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What's Next?

The Northern Spotted Owl Breeding Program began in 2007 and we have learned a lot about this species having faced many challenges over many breeding seasons that no one could have predicted. We know that we have a long road ahead of us, but we are always growing and learning. The California Condor Re-introduction and Recovery Program is a shining example that sometimes conservation programs take years and years before any tangible results are seen. The Condors were at the brink of extinction in 1982 with only 22 individuals remaining, and now the total population is up to over 400. The success of the Condor Program and the charisma of the spotted owl keeps all of us here excited for the future. The northern spotted owl is an iconic West Coast species and we all hope that it will remain (and eventually flourish) in British Columbia for many years to come.

Breeding Centre Expansion

The breeding centre currently has 28 aviaries built for the owls, but as we continue to grow and produce more owls, more aviaries are needed. Aviaries will be designed to be as economical as possible, but allowing for sufficient space for the owls to carry out natural behaviours and to consider possible future reconfigurations.

Outreach and Education

In order to increase public engagement with our project, the NSOBP would like to establish a larger outreach educational component. We hope to increase the number of classroom talks, off site camp programs, guided walks of local trails, and much more! These educational presentations will take place off site to minimize disturbance to the owls themselves but still allow visitors to learn about the program and local wildlife in an interesting, unique, and interactive manner.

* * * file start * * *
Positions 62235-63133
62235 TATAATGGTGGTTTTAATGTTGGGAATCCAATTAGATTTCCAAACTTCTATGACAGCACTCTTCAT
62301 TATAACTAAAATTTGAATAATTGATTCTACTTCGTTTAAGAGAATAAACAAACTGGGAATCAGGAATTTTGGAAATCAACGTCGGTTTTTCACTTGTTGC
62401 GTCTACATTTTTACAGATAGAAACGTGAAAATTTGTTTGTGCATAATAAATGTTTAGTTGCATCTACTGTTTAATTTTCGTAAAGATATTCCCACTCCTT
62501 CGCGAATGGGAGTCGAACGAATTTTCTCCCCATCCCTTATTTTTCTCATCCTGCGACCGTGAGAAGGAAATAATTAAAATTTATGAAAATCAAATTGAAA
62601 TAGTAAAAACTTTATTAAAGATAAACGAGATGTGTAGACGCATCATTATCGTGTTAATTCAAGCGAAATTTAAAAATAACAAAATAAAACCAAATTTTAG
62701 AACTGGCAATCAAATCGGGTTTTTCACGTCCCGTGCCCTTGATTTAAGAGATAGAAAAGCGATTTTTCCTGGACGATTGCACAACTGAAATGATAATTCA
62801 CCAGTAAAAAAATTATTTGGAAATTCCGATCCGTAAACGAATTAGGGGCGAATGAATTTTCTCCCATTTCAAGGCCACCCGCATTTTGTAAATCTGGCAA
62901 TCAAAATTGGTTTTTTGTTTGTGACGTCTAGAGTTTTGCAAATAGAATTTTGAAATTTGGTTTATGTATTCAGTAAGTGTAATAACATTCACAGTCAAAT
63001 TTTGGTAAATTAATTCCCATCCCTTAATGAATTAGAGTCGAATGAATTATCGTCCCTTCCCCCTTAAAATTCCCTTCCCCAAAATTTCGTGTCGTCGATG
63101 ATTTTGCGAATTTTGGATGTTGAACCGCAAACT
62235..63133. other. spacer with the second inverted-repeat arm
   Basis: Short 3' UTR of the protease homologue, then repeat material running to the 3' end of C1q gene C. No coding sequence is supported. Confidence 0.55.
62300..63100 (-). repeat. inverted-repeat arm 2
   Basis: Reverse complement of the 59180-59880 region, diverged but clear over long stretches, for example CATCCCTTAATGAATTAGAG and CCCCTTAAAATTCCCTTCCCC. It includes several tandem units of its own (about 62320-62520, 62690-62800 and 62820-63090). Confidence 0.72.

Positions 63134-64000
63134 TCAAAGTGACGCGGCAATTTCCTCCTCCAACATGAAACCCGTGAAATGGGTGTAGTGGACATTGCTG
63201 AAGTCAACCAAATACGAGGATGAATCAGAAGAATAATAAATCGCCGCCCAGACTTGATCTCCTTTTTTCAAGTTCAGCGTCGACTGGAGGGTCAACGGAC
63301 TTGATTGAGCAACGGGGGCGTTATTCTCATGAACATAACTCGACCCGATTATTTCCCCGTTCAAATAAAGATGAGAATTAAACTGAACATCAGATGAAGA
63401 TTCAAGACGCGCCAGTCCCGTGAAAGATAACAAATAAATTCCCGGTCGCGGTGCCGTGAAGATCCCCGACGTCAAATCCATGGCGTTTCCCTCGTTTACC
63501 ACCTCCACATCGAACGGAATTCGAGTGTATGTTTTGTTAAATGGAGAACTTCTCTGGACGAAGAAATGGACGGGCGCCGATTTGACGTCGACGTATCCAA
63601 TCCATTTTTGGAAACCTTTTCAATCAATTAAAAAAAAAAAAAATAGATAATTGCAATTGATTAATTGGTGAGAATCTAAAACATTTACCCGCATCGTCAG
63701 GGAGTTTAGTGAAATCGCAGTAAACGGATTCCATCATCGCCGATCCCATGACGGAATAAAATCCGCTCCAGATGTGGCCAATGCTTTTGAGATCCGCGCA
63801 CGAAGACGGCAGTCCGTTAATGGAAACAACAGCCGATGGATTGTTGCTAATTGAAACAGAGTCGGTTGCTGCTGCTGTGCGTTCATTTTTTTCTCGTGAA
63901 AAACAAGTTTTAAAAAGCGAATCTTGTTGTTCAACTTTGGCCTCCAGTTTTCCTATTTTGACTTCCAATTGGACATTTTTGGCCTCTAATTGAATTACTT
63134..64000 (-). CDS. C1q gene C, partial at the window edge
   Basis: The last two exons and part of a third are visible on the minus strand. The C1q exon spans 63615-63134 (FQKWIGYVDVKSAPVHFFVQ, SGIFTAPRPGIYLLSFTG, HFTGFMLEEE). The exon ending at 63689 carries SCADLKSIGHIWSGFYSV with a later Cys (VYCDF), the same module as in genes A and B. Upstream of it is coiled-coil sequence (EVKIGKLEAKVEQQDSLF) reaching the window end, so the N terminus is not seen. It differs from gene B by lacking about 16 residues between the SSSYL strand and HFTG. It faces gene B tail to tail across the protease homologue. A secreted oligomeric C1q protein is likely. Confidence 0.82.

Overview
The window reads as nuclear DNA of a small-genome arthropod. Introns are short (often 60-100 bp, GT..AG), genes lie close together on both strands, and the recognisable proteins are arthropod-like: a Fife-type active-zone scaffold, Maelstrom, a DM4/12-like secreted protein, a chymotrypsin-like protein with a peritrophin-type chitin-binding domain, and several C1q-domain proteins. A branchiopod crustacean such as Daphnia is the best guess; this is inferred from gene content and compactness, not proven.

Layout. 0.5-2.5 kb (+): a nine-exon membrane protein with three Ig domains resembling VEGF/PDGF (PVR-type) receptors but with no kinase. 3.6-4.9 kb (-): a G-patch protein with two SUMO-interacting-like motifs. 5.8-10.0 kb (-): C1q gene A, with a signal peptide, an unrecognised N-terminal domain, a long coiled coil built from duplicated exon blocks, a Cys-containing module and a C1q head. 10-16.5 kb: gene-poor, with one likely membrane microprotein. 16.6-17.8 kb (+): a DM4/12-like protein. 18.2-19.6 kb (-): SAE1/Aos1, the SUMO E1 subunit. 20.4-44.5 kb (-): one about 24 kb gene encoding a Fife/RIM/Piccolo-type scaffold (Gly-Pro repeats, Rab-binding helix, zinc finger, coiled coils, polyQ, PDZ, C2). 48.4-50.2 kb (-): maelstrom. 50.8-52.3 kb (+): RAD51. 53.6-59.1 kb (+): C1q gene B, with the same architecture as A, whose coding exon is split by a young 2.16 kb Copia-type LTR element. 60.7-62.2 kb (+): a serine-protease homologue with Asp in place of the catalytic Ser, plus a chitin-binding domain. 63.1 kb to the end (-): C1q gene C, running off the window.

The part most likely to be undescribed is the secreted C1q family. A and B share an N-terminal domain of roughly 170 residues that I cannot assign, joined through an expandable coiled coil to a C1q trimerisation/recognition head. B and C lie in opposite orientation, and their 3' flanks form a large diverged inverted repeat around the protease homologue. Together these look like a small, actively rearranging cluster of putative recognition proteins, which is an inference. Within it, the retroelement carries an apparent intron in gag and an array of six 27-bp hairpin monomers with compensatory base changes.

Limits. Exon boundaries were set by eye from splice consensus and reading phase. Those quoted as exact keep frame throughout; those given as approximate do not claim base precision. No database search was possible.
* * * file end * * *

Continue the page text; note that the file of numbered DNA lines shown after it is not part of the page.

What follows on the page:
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Releases and Monitoring

​The Ministry of Forests, Lands, Resource Operations, and Rural Development has developed an internal draft release plan, but it is not currently publicly available.  Released owls will be tagged with a GPS tag and their movements analyzed to teach us about release success. Information about protected habitat and other objectives can be found here.

Flying Squirrel Facility

In the wild, spotted owls primary food source is the flying squirrel. Depending on funding, the NSOBP hopes to develop a captive bred colony of northern flying squirrels for live training of pre-release spotted owls. The owls are occasionally fed live prey, but the techniques used for hunting rats and mice differ greatly compared to that of a flying squirrel. Rats and mice tend to remain on the ground and move in a linear fashion, whereas flying squirrels are an arboreal species that will climb up and down a tree in a “corkscrew” type pattern. The differences in prey behaviour could mean that captive bred spotted owls are less likely to prey upon flying squirrels. Starvation in a juvenile spotted owl’s first winter is one of the primary causes of death, so it is important that any spotted owls released into the wild are familiar with as many different types of suitable prey as possible.

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